In 2016, West Virginia became the 26th state to pass a right-to-work law, marking the first time more than half of all U.S. states had such a law on their books.
With a stroke of Kentucky Gov. Matt Bevin's pen, 2017 became the year in which the majority of Americans -- by population -- now live in right-to-work states.
It's a major reversal from the once-iron grip labor unions had on both U.S. workers and the politicians they helped to elect, but with Republicans making major gains in state legislatures and governorships -- in addition to victories at the federal level -- right-to-work advocates have a clear path to push for the reforms they favor.
Right-to-work laws are usually straightforward -- they give employees the right to keep their jobs without paying dues or being part of labor unions. In other words, labor unions in right-to-work states can no longer compel workers to become union members, nor can they penalize them for opting out of union membership.
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Although unions have traditionally enjoyed political power in the U.S. and have influenced elections with their endorsements, more states are breaking away from forced union membership as advocates for right-to-work argue that unions harm state economies and force members to support political causes they don't agree with.
"With passage of right-to-work, Kentuckians can expect solid economic improvement," the editorial board of Kentucky's News Democrat-Leader wrote in an op-ed posted Jan. 9.
Kentucky residents who supported the hard-fought legislation pointed to Indiana and Michigan, where average wages increased after those states passed right-to-work laws and outpaced states that did not have right-to-work laws on the books.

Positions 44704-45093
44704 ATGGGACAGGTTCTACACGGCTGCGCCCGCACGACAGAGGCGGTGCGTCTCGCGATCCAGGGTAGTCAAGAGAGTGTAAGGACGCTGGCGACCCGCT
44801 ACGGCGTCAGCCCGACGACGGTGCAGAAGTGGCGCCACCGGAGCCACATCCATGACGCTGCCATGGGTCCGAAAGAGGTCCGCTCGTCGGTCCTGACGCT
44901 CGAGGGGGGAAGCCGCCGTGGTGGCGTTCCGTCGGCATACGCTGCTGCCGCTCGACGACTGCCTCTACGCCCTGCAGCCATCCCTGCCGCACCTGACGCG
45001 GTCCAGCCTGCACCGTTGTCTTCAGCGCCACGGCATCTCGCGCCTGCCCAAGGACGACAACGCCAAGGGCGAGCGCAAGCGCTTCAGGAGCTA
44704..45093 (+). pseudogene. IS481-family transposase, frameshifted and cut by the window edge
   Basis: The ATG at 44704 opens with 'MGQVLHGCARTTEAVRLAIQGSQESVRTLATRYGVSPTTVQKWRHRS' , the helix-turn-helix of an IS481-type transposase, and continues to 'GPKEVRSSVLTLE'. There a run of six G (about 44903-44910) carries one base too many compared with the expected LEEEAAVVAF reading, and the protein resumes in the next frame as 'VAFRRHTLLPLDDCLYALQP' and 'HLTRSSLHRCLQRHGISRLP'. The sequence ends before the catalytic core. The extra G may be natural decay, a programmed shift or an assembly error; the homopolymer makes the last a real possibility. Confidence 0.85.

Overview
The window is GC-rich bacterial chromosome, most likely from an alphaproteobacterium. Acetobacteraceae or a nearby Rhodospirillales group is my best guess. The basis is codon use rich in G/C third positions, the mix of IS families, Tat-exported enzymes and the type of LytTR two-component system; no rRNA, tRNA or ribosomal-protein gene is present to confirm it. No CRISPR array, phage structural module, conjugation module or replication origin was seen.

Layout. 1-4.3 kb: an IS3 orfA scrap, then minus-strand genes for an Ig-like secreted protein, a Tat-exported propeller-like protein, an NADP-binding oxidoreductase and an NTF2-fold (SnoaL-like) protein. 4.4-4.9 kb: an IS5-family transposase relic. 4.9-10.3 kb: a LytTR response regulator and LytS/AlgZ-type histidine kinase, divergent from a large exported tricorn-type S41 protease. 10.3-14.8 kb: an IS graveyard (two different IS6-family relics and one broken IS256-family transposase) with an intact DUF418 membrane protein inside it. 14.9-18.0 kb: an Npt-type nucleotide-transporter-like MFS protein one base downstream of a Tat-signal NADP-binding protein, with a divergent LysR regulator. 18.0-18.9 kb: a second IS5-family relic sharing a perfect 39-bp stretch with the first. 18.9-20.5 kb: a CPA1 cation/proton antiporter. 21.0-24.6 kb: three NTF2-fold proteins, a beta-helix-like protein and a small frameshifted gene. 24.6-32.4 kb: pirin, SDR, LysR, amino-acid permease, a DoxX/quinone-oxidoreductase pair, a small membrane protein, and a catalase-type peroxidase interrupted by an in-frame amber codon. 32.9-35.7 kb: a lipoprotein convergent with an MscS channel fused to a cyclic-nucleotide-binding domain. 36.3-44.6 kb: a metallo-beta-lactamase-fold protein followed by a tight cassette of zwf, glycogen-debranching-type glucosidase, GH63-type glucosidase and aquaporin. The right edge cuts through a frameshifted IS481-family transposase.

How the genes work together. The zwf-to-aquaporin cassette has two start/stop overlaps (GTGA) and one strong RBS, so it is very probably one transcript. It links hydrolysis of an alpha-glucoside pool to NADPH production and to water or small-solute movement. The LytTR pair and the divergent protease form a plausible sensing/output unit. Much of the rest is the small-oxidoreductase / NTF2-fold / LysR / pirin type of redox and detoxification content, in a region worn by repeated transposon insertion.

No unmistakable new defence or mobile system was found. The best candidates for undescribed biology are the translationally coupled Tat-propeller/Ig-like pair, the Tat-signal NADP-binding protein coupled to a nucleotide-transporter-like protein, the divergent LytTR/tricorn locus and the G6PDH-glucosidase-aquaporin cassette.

The new year "has the makings of a historic year for the fight against forced unionism," Patrick Semmens, spokesman for the National Right to Work Committee, told the Washington Examiner. "We're not counting any chickens before they hatch, but certainly three new right-to-work states in 2017 is a realistic possibility."
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One of those states will likely be Missouri, where then-Gov. Jay Nixon vetoed a right-to-work bill in 2015. But Eric Greitens, the state's newly-elected Republican governor, has said he supports right-to-work laws, the Examiner reported, and opposition to such a bill would be limited because Republicans control the state legislature.
Likewise, New Hampshire Gov. Chris Sununu, a newly elected Republican, says he's looking to work with his state's legislature to pass a right-to-work bill.
“We are going to give employees once and for all the flexibility they deserve in the workforce by passing right-to-work,” Sununu said, according to New Hampshire's WMUR. “Let’s tell these companies that New Hampshire is open for business.”
Not everyone supports right-to-work legislation. The American Federation of Labor and Congress of Industrial Organizations (AFL-CIO) -- a labor umbrella group -- argues that states with right-to-work laws have higher rates of poverty, more workplace fatalities, and lower rates of insurance coverage.
Right-to-work "directly limits the financial viability of unions, reducing their strength and ability to negotiate favorable contracts, higher wages, and better benefits," says the Economic Policy Institute, a labor-affiliated Washington think tank.